Alcatraz at heart of America's Cup action
SAN FRANCISCO -- The latest battle for control of Al-catraz Island is under way. Many have laid claim to the wind-swept rock in the middle of San Francisco Bay since the last prisoner left the federal land in 1963.
American Indians occupied the island for 19 months, ending in 1972. And politicians have floated the idea of building a casino, or even a new San Francisco 49ers football stadium, on Alcatraz.
Now, the National Park Service and organizers of the America's Cup are tussling over Alcatraz's role in the Super Bowl of yacht racing. The island will offer some of the best views of the most prestigious competition when multimillion-dollar boats take to San Francisco Bay in 2012 and 2013. Alcatraz sits almost directly in the middle of the proposed racecourse and offers 360-degree views of the bay.
But the island already receives 1.4 million visitors a year and is at capacity during the summer tourist season. Therein lies one of the main sources of tension over how to balance competing priorities that arose when San Francisco was selected to host the 34th America's Cup contest.
The National Park Service manages the Golden Gate National Recreation Area, which includes Alcatraz and much of the racecourse area. The city of San Francisco is in charge of satisfying environmental regulations, securing government permits and spearheading planning for the event.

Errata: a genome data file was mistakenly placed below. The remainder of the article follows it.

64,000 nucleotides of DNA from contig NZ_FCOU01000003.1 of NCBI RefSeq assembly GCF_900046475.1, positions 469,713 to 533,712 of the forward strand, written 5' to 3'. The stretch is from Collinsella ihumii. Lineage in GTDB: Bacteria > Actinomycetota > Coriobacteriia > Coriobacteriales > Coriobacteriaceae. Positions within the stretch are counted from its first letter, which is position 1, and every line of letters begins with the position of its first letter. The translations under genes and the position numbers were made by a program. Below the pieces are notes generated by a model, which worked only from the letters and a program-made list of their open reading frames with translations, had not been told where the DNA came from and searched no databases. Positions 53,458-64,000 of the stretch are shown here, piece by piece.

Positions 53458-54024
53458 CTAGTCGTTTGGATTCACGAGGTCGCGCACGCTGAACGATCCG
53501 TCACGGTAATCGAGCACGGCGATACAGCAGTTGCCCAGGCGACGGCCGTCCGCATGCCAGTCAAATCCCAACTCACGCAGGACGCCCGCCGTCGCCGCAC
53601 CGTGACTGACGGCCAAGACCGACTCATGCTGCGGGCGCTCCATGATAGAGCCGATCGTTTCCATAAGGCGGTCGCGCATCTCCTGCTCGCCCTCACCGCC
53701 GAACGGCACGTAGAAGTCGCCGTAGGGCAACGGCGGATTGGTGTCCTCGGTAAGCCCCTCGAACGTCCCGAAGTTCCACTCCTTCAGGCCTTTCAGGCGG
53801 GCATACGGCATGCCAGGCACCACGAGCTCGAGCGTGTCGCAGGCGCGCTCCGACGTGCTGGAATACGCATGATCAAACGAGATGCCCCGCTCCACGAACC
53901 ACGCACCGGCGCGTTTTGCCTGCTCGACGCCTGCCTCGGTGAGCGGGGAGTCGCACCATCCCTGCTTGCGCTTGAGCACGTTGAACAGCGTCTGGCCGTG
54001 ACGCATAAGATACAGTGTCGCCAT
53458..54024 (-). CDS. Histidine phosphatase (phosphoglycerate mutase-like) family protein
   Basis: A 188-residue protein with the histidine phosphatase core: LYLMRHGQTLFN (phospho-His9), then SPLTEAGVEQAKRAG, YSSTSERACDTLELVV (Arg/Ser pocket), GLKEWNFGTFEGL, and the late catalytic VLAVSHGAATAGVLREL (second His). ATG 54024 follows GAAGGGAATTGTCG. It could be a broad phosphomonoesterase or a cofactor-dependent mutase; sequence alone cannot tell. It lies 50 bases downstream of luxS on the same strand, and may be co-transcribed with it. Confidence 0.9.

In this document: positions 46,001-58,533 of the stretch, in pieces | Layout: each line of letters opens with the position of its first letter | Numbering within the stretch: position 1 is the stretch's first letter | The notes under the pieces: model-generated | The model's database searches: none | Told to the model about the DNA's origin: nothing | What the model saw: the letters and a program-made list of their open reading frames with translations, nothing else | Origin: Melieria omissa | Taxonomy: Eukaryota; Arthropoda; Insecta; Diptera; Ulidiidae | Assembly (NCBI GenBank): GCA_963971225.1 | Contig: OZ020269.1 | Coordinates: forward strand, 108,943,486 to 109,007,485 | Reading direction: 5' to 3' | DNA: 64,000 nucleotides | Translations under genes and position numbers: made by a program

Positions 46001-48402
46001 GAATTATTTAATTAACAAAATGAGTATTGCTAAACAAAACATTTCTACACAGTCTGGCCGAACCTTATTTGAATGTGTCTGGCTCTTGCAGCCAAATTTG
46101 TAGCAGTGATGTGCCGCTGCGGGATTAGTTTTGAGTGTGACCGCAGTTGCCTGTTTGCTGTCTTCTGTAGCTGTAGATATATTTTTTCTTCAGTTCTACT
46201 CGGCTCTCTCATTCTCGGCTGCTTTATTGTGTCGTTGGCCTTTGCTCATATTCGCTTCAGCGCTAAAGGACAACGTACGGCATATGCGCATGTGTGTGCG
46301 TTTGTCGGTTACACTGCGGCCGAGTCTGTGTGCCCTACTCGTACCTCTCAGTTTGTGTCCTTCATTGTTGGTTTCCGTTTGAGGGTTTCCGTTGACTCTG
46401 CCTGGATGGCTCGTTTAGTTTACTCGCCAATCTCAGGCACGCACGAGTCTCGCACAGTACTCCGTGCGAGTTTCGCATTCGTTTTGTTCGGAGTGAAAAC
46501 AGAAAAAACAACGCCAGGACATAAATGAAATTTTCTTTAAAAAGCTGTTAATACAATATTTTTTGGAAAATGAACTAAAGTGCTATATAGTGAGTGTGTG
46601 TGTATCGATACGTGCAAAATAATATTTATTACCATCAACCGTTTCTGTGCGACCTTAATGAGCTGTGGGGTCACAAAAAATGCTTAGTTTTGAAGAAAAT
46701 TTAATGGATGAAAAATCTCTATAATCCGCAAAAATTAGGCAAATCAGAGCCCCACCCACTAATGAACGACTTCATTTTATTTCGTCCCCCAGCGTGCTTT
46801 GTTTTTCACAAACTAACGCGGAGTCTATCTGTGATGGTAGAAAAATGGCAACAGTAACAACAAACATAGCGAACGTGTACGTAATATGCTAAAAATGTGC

The two got off to a rocky start when the city released a draft environmental impact report over the summer stating Alcatraz would be closed to the public and given over to well-heeled event sponsors and other VIPs for private viewing of the race. The report also made similar claims about Fort Baker, at the foot of the Golden Gate Bridge. Both are popular tourist destinations.
"All lands and facilities in the Golden Gate National Recreation Area, including Alcatraz and Fort Baker, will remain open to the public throughout the entire period of the races," park officials declared in rejecting that proposal.
Today, the city's America's Cup project manager says the episode was a misunderstanding rooted in poorly written passages in the report.
Project manager Michael Martin said organizers did discuss setting up private viewing areas for sponsors. But that idea was scrapped.
Both sides say they are continuing to negotiate.